Alyda Faber argues that Orlan creates in her body plastic significance that patriarchal capitalist societies strive towards, it is a parodic saintliness that reveals the pain that such a body will endure.

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What the Audiences ExperienceWhat the Audiences Experience

Orlan intends to cause the viewers pain. She holds that art must disturb both artist and viewer because in this way it will make people ask questions about society (Faber 88).

Her surgeries acknowledge the suffering that occurs when one tries to achieve beauty that is seen in fashion magazines (Faber 88).

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Orlan’s Work: A Time LineOrlan’s Work: A Time Line

1974 - Orlan went on a trip to Italy, after this trip she made self portraits as a Madonna. This was an Incidental Strip Tease using sheets. It was composed of 18 photographs, which were a gradual stripping of the artist, until she became like the nude Venus in Botticelli’s painting.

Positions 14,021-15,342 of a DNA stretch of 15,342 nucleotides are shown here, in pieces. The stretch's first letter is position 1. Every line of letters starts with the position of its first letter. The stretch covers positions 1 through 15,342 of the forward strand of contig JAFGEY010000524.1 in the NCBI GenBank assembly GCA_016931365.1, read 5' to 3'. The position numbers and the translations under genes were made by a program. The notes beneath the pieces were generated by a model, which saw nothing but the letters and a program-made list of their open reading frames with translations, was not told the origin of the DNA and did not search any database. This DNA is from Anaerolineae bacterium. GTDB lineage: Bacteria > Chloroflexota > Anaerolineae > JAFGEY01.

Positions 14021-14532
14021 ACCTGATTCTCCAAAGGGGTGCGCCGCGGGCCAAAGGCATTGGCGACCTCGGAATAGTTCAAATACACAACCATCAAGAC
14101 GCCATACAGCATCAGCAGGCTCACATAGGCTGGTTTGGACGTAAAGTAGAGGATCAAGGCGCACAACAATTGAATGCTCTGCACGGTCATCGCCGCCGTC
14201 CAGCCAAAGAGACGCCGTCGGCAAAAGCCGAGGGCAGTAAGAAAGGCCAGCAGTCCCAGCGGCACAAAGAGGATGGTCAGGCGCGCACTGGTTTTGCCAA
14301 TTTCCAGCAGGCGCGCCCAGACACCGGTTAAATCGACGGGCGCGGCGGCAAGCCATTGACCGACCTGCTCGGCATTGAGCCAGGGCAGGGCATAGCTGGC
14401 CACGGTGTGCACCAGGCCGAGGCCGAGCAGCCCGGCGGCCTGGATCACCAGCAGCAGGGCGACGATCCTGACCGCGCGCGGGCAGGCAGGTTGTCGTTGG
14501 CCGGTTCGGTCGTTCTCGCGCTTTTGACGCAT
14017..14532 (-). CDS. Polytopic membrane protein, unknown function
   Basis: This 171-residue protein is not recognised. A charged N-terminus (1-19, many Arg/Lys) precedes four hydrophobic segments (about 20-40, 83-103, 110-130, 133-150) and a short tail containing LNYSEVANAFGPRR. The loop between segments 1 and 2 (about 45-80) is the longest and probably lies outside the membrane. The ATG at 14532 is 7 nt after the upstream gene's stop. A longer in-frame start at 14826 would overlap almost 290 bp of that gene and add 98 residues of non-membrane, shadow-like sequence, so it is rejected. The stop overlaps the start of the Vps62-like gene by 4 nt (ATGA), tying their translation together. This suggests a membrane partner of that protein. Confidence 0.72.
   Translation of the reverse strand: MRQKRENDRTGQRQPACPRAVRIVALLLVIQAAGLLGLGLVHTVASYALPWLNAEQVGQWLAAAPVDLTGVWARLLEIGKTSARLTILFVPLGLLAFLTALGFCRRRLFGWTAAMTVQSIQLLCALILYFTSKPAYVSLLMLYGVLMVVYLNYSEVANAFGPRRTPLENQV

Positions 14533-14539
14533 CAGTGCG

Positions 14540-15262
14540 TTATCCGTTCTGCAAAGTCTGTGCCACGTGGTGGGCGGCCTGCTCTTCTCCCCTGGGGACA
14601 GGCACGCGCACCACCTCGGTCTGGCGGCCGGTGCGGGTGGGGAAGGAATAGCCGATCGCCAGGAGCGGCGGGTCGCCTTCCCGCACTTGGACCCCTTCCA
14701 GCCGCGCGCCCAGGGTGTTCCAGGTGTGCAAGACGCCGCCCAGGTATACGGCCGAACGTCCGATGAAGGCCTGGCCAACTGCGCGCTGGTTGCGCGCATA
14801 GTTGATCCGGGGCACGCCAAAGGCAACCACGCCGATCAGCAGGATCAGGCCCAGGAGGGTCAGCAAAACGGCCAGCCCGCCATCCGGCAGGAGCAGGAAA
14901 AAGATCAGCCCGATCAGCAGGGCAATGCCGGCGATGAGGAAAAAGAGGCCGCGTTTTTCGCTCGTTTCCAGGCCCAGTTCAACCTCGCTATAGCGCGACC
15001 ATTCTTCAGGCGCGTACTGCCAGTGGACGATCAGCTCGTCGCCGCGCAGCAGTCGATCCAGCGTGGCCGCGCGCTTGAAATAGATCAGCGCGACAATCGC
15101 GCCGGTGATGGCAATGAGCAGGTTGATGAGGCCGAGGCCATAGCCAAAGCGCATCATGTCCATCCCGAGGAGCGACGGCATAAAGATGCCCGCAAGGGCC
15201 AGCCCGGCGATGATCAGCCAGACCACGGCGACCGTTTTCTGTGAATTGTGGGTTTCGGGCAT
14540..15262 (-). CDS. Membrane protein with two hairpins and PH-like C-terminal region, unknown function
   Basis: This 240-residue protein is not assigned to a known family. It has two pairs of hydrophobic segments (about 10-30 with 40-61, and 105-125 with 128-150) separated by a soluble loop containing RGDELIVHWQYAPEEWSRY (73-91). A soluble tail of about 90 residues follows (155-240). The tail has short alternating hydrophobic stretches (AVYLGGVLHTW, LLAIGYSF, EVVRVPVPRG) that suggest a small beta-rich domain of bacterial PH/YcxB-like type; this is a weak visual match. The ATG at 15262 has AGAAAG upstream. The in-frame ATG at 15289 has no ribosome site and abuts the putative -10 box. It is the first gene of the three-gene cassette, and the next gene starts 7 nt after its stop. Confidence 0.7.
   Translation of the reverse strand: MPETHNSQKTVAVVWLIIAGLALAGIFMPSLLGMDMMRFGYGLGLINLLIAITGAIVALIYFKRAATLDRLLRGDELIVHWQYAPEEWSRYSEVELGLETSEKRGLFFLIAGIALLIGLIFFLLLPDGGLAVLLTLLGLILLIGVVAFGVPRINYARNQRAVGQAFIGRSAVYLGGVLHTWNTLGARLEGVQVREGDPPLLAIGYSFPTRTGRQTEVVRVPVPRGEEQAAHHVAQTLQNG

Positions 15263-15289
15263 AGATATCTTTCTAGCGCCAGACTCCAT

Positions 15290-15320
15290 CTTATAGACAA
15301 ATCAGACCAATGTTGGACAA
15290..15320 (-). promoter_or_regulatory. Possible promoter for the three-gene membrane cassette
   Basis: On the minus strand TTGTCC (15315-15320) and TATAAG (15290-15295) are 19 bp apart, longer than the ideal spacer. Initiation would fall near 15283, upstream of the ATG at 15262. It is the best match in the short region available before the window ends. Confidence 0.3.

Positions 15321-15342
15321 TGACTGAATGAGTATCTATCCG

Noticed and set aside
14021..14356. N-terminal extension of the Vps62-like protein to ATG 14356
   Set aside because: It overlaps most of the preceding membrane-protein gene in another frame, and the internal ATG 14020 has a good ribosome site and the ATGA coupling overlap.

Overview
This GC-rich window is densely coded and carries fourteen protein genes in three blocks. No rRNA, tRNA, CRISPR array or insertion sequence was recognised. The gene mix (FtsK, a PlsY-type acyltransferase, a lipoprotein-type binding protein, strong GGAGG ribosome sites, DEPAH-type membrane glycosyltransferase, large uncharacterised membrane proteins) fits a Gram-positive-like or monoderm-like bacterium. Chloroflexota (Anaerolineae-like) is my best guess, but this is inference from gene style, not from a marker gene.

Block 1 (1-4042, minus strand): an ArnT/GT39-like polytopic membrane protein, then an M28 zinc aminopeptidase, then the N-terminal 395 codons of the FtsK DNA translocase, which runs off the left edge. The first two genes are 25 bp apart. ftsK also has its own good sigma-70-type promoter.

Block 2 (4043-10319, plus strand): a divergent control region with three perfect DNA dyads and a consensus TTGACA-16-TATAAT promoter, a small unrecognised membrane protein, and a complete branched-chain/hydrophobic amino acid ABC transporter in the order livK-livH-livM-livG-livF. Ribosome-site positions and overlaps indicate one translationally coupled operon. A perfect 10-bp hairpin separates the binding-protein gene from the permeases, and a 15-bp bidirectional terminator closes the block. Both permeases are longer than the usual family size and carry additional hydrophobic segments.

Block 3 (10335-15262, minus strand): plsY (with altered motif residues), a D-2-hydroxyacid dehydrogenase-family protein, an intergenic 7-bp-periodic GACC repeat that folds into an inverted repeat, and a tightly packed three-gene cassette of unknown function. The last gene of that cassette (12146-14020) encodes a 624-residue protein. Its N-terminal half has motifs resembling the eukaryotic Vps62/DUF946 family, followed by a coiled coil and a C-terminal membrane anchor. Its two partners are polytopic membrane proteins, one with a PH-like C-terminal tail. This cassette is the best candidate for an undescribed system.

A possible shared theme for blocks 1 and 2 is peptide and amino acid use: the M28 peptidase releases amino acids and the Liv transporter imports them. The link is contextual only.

1978 - Orlan started the organization “Environment – Behaviour – Performance”. It was an international video and performance symposium in Lyon. She performed “Bare No Hair” (Flammarion)

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Time Line ContinuedTime Line Continued

1982 - Orlan founded the first online magazine for contemporary art called “Art – Access Revue”.

1983 – Orlan presented a multimedia installation called “Saint Orlan Blesses Performance”.

1990 – She started her series of surgeries entitled “The Reincarnation of Saint Orlan”.